Also, it takes an acceptable transition for pruned node operators into account. Once BIP159 gets active on the network, pruned peer operators may see an increase in CPU and bandwidth usage.

SPV peers may also connect to BIP159 nodes, scan the mempool and wait for unconfirmed transactions (they don’t do this now because pruned nodes don't signal any service).

Future extensions are possible. Maybe a p2p command that could tell more infos about the pruning state would be useful.

BIP159 also recommends to fix the fingerprinting weakness by fix limiting it to 288 blocks, making it impossible for an attacker to fingerprint your peer by scanning how deep the peer can serve blocks. This may be a reduction for possible use cases with todays pruned peers and an idea would be to relax this limit for whitelisted peers (or peers connecting via BIP150 [not implemented], and this is the only connection between BIP150 and BIP159).

However, I think the scope of BIP159 should be kept as it is. More flexibility can be added later when we have gathered more information during BIP159 deployment.
Also, the implementations is an advanced stage [3][4]

—
</jonas>

[1] https://botbot.me/freenode/bitcoin-core-dev/2017-04-27/?msg=84827228&page=3
[2] https://lists.linuxfoundation.org/pipermail/bitcoin-dev/2017-May/thread.html#14314
[3] https://github.com/bitcoin/bitcoin/pull/10387
[4] https://github.com/bitcoin/bitcoin/pull/11740
Post by Sjors Provoost via bitcoin-dev
I came across the proposed Bitcoin Core implementation of BIP159 [0] in this PR [1]. The goal is to allow pruned nodes to "serve a limited number of historical blocks" (as opposed to none at all).
It contains a counter-measure for peer fingerprinting. I'm trying to understand how that impacts extendibility.
Peers may have different prune depths (depending on the peers configuration,
disk space, etc.) which can result in a fingerprinting weakness (finding the
prune depth through getdata requests). NODE_NETWORK_LIMITED
supporting peers SHOULD avoid leaking the prune depth and therefore
not serve blocks deeper then the signaled NODE_NETWORK_LIMITED
thresholds.
If signaled, the peer MUST be capable of serving at least the last 288 blocks (~2 day
As the blockchain keeps growing there will be ever more pruned nodes (perhaps offset by new nodes with more storage). Although a strict improvement over todays situation, it seems a bit wasteful to have a node with 10-100 GB of storage only be able to share the most recent 288 blocks.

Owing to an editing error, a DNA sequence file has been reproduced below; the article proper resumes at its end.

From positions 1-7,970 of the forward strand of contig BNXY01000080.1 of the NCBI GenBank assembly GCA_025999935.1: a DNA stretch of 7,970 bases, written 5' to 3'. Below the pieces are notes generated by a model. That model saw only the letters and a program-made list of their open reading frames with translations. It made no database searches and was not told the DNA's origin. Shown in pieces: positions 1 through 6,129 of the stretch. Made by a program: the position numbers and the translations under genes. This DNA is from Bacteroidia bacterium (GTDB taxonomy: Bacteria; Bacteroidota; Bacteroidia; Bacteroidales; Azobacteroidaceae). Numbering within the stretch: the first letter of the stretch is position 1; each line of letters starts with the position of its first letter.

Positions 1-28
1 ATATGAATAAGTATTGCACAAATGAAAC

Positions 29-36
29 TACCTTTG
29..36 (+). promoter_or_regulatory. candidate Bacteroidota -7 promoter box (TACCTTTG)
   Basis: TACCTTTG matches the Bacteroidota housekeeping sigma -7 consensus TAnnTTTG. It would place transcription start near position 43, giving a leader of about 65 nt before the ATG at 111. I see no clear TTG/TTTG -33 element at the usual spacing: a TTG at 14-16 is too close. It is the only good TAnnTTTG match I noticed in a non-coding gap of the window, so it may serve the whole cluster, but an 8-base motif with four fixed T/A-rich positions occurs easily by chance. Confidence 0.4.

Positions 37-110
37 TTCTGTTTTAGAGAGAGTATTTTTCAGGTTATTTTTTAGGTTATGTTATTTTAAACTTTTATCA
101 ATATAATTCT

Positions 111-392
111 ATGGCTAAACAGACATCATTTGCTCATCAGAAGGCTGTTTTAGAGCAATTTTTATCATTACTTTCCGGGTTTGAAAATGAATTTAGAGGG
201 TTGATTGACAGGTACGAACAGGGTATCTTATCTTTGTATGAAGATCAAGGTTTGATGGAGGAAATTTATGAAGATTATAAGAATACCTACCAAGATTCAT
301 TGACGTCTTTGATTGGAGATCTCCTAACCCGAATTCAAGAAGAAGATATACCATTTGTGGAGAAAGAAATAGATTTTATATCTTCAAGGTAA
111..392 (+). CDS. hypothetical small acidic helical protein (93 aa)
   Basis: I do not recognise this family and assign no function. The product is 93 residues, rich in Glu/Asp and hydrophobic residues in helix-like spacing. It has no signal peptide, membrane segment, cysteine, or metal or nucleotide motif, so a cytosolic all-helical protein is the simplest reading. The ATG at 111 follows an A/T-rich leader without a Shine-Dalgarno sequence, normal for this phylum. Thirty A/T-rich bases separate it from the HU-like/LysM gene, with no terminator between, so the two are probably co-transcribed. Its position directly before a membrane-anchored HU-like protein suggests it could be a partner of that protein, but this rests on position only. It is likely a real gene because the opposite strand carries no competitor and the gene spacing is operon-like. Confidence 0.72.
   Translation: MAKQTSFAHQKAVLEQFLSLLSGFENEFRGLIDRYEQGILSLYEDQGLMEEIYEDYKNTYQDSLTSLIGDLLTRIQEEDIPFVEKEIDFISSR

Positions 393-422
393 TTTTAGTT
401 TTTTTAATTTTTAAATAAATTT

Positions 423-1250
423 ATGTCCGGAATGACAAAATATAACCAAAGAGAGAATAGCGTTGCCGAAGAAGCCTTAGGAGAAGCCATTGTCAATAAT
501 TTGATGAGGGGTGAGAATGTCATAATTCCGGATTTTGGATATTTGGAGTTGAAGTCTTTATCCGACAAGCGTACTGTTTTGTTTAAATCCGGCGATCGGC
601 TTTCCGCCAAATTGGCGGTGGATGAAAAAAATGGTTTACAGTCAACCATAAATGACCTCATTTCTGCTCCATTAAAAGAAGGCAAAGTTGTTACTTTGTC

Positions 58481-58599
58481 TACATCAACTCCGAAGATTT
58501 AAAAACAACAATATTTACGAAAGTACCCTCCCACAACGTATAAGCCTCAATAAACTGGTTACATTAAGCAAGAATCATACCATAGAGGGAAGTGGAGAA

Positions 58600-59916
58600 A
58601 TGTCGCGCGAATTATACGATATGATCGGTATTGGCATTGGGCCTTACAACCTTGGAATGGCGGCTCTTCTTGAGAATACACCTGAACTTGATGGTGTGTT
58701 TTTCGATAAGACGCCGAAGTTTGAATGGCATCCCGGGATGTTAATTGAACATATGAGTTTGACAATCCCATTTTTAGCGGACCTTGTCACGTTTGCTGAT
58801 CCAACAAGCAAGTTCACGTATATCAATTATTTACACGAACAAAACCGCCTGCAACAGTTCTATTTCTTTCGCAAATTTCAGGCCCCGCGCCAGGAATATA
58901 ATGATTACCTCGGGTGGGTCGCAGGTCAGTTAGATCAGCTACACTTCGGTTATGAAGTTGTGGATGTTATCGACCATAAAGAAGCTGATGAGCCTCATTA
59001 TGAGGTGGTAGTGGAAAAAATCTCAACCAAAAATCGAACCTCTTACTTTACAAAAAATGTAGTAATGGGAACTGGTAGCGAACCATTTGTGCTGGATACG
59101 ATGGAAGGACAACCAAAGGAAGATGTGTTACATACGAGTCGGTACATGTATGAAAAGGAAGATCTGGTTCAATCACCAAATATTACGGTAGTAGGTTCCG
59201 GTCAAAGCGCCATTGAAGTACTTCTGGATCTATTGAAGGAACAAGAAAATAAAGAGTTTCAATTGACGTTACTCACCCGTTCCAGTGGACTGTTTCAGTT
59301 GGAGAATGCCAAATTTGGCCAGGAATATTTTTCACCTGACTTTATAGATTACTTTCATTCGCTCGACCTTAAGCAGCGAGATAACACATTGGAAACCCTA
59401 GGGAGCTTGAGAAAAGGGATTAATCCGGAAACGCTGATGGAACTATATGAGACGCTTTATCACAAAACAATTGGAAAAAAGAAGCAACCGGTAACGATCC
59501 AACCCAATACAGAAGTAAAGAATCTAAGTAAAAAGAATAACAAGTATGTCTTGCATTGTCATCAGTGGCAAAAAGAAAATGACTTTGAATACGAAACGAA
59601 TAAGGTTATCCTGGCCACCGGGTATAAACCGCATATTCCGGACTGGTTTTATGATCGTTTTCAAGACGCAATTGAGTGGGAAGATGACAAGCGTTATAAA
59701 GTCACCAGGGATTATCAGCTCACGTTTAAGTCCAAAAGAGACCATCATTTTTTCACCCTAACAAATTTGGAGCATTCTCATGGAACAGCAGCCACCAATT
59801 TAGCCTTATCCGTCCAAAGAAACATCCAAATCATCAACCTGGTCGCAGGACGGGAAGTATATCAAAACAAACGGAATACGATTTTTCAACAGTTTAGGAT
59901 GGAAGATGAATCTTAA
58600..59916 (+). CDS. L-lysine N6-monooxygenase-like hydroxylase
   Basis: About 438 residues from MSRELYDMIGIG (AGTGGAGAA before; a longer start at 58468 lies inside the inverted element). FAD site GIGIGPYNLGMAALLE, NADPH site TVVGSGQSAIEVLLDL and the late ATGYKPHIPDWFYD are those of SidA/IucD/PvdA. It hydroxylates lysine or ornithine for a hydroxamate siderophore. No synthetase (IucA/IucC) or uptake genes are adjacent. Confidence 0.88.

It would be nice if a future extension of this BIP allows more flexibility. To limit the ability to fingerprint nodes, we could limit the number of choices to e.g. 288 + 1000 * 2^n. That yields only 8 possibilities at the current chain size. A slightly better formula could take into account typical hard drive size increments, leaving enough space for the OS and other data. Node operators could opt-in to this if they think the increased fingerprint risk outweighs their desire to share archived blocks.
I can also imagine - but not implement :-) - a future scenario where nodes prune a random subset of their chain, meaning that even nodes with little storage can be of help during Initial Blockchain Download (IBD) of other nodes.
How would such extension be signaled for? Would we need a whole new version bit?
Would upgraded nodes need a new message type to communicate the chosen prune depth? Or can that information tag along some existing message?
Jonas Schnelli pointed out on the Github discussion that waiting for BIP150 would be appropriate. Can you explain how this is related? Although I can see why whitelisted peers can be exempted from the anti-fingerprinting measure, I would not want to restrict it to just those.
* add link to mailinglist discussion(s) in reference section
* explain that 288 is not just the minimum limit for Bitcoin Core, but also the bulk of traffic (as I understand from earlier discussion [2])
Cheers,
Sjors
[0] https://github.com/bitcoin/bips/blob/master/bip-0159.mediawiki
[1] https://github.com/bitcoin/bitcoin/pull/10387
[2] https://lists.linuxfoundation.org/pipermail/bitcoin-dev/2017-May/thread.html#14315